About a week ago, our editor, Mike Eads, asked me to find something that would be just a feel-good Easter piece, possibly something churchrelated.

I thought this would be easy, having grown up in Gainesville and being involved with various church groups, but nothing came to mind. I got to thinking maybe that’s because I am too close and I see too much to know what is newsworthy.

I grew up in Gainesville and graduated from Gainesville High School in 2016. My parents, Kevin and Susan, have been active in religious and musical work, from being high school and junior high choir directors for Gainesville ISD to church music leaders at three different churches. I was by their side all that time, and I still am.

I see new pastors come and go while others stay planted and retire at a church. I see how many musicians and organists stay to the point that they don’t get thought about, while there are also many who are music majors from UNT and TWU looking for something they can do while they are in college.

My first idea was that the First UMC and Whaley UMC choirs and ministry leaders were working together for Maundy Thursday and Good Friday, and that could make a great story … if the choir directors weren’t my parents. Because of that, it feels like I’m not really looking at what is happening in Gainesville as a whole or I’m showing favoritism.

I know about the new and exciting things are happening at other churches, too. First Christian Church and First Presbyterian Church combined choirs Palm Sunday. Valley Creek is trying to get rooted in Gainesville.

Grand Avenue Baptist Church has revitalized itself as The Fold.

First Baptist Church and Temple Baptist Church worked together for their Easter Egg Hunt last week.

So why was so hard for me to find an Easter story?

I still miss exciting things going on in the smaller churches that can’t get the word out. I don’t want to make a story about one church doing something that five other churches are also doing.

Either that or when I do hear about something, it’s two months later and no longer news. New accompanists and musicians often get glossed over in my mind because I just assume the previous just graduated or had to go somewhere new to finish their degree. I see the annual fundraisers and dismiss them as, ‘Oh, well, that happens every year.’ It’s just part of being part of a church.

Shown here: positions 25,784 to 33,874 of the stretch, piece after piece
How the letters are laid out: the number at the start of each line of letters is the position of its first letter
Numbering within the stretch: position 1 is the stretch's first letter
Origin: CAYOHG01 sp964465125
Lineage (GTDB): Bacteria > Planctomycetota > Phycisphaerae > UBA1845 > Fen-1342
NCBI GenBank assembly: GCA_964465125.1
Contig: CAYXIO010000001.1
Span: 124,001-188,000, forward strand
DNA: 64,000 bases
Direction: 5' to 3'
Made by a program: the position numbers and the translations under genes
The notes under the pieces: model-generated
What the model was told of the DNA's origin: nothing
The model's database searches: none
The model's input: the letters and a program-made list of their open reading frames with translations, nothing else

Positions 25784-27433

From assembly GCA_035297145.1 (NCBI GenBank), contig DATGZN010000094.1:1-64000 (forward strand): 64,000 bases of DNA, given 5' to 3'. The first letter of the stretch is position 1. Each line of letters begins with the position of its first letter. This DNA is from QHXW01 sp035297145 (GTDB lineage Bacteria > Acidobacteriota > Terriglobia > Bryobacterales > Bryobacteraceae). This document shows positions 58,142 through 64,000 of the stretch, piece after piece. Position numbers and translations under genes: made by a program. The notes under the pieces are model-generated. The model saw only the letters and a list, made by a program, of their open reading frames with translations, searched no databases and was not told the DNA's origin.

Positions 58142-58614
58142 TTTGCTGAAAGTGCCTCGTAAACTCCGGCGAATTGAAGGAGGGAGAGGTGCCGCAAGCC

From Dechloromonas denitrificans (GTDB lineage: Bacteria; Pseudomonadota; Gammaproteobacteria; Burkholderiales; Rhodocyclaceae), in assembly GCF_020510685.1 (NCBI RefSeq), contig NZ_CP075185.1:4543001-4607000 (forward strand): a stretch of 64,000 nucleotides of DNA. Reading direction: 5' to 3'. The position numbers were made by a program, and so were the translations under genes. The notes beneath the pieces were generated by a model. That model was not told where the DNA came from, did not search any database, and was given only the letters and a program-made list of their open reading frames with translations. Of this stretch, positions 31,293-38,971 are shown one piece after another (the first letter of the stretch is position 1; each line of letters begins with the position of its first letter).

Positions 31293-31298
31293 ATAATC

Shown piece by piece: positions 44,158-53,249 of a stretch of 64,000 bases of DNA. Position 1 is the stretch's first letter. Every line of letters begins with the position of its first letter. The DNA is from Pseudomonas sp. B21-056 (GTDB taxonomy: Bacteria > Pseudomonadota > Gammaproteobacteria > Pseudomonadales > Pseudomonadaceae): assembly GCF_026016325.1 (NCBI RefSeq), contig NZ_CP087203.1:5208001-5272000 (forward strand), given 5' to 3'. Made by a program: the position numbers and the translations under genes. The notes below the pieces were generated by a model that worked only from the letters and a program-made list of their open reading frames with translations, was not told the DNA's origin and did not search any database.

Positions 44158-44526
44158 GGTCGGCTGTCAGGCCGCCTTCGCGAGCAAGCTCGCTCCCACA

I think that happens to a lot of people who live in the same place for a while.

I recently interviewed Tetiana Shevchenko, a high school exchange student from Ukraine.

A couple of the things she said stuck with me.

“Here, some people say, ‘Oh, it’s not so big; there’s not much to do,’ but no, there’s so many things to do, like you can even just walk somewhere, you can go to the park to play football or soccer, you can go out to eat somewhere, you have shops, all this stuff.”

Her comment made me recognize how much Gainesville really has going on.

For example, the Medal of Honor program. We are the only city in the United States that hosts that many recipients regularly, and our kids grow up meeting them in school, while many kids graduate high school unaware of the Medal of Honor.

And maybe I’m biased, but we have an incredible fine arts presence but for a small town in Texas. Vantage Point Art Gallery downtown showcases many talented artists in Gainesville, as does Gainesville Area Visual Arts (GAVA). There is no shortage of music, from local bands and singers often being at locations like the Red Fox Lounge and Krootz Brewery, to some of the groups like the Gainesville Swing Orchestra. Summer Sounds starts back soon, and it is astounding how it has grown since the first one over a decade ago.

I have a deep love of theatre, so of course I want to call attention to the fantastic theatre programs in Gainesville. We have not only one, but two amazing community theatre programs: the Butterfield Stage Players and the NCTC theatre program, each with large numbers of supporters.

The way people come together and support each other here is incredible. VISTO is the best known local charity, helping to feed people and get them help regularly, but it is not the only good cause around. There is also Abigail’s Arms, the local women’s and children’s shelter for victims of domestic violence. So few towns of Gainesville’s size have organizations like that, especially with two locations.

I want to hear more about other people and places that make Gainesville so special. Since I began working at the Register, I have received so many comments about how people want to see more local news, but I can’t write about what I don’t know about.

Our contact information is on page 2 of every issue. If you’ve got something, we can usually fit it in the paper, but we have to know about it.

I want to encourage people to think about all the great things here that we take for granted.

Gainesville is an incredible town that does some incredible things.

So how’s that for a feel-good Easter-time story?

Anna Beall is a native of Gainesville and staff writer for the Gainesville Daily Register.

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